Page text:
Reference: Unclean And Clean
(See LAW; LEPER; RED HEIFER.) See Leviticus 11; Le 20:25-26; 17:3-11; 7:27. The ground of the distinction was Israel's call to be Jehovah's peculiar people (De 14:21). Their daily meals should remind them of the covenant which separated them from the whole Gentile world as holy unto the Lord. The clean animals answer typically to God's holy people, the unclean to the idolatrous Gentiles. So Peter's vision (Ac 10:11-15) of the "sheet bound by four (the number for worldwide extension) rope ends (archais, Alford) containing all kinds of four footed beasts, creeping things and fowls," of all which he was commanded to eat, was the appropriate type of the abolition of distinction, not only between meats (compare 1Ti 4:4; Mt 15:11) but between Jew and Gentile. Henceforth, "the kingdom of God is not meat and drink, but righteousness, peace and joy in the Holy Spirit" (Ro 14:17).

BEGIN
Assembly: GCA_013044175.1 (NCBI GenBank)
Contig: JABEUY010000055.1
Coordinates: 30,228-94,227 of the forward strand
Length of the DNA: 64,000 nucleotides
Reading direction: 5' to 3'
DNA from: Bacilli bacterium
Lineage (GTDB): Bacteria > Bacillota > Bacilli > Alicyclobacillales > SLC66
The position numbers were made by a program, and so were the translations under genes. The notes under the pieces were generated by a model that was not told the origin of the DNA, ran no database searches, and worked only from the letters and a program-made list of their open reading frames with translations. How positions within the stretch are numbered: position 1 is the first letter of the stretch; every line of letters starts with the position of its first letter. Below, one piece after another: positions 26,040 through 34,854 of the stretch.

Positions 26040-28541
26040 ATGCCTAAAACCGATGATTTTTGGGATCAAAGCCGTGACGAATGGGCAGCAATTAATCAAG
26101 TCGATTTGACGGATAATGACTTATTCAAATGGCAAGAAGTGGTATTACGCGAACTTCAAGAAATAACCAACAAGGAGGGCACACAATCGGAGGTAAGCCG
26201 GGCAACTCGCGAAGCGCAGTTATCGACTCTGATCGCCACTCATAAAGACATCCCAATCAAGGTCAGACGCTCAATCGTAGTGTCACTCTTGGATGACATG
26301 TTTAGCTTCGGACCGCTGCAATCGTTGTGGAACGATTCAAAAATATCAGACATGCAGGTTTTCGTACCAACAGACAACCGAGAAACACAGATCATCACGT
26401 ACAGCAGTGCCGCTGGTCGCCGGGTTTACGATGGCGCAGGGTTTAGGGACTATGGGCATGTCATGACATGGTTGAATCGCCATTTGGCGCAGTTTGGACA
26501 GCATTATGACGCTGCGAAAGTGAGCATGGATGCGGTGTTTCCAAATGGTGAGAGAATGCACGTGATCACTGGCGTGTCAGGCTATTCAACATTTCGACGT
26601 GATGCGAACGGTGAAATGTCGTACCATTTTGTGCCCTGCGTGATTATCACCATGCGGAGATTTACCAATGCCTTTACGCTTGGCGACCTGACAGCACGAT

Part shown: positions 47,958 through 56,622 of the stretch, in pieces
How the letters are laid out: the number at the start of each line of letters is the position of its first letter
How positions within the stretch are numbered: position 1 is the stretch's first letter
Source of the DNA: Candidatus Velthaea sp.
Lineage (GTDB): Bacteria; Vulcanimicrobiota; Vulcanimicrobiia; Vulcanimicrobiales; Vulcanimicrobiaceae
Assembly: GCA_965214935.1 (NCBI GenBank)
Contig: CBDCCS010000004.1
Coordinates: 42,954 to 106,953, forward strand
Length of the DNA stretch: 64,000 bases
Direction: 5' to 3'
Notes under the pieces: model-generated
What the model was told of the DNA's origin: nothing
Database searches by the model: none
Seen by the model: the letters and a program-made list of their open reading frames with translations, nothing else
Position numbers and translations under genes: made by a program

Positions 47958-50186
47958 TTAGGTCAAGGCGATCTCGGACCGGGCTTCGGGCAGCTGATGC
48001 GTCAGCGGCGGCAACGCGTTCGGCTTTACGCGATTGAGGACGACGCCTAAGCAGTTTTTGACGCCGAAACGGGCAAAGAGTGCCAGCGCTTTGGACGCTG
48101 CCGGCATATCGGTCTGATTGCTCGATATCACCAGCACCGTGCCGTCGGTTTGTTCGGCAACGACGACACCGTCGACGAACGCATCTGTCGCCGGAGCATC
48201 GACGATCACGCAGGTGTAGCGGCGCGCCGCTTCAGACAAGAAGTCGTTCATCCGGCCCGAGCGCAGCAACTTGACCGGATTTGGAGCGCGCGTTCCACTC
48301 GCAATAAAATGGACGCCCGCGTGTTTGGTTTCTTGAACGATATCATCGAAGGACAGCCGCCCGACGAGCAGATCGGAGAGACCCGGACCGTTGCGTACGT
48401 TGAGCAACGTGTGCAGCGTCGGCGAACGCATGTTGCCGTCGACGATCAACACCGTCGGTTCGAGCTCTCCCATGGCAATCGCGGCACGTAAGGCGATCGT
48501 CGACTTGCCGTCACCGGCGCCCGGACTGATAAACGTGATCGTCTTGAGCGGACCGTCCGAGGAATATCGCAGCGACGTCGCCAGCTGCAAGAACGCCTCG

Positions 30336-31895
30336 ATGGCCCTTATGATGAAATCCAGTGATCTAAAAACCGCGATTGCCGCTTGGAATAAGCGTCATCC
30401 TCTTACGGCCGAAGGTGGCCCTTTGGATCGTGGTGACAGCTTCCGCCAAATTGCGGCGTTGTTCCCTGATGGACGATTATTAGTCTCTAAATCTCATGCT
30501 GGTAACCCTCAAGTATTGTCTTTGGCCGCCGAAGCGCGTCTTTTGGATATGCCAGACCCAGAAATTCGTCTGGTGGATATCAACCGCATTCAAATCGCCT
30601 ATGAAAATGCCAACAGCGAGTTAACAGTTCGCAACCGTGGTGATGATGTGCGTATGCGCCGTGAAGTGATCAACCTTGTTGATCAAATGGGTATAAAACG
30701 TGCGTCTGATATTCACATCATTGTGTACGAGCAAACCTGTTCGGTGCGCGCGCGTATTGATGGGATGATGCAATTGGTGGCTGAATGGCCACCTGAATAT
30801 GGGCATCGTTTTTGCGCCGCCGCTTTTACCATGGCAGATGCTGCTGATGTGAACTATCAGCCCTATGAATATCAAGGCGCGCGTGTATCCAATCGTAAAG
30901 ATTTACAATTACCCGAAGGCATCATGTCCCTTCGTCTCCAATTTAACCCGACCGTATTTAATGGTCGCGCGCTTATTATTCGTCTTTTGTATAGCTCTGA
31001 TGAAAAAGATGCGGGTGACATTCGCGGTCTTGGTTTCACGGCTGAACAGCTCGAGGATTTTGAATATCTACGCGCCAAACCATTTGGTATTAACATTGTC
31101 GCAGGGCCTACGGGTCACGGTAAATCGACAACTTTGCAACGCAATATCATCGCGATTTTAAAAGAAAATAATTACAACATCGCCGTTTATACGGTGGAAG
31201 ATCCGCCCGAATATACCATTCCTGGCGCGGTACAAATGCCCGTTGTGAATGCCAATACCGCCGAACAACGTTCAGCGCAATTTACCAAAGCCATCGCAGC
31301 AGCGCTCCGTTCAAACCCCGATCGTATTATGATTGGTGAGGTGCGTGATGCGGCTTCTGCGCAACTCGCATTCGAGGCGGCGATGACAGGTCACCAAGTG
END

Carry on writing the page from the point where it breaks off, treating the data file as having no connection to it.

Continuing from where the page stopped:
The distinction had regard, not to living, but to dead animals. The Israelite treated his unclean camel and donkey as carefully, and came into contact with them as often, as his ox or sheep. Every dead body, whether of man or beast, dying or killed in an ordinary way, was unclean. Thus the grand opposition between life (connected with holiness) and death (connected with sin) is marked. By slaughtering in a prescribed manner, pointing to the antitypical Deliverer from sin and death, animals became exempted from the uncleanness attached to death. The blood in which is "the life of the flesh" being drawn off from the meat, the latter by being presented before Jehovah became clean as food for Jehovah's people by His gift. The ruminating quadrupeds, fish with fins and scales, gallinaceous birds and such as feed on vegetables, and not the raptores and carnivorous; those not revolting to our instincts; those affording the most wholesome foods: all these were the foods chosen as typical symbols of Israel's separation, from moral uncleanness, to Jehovah.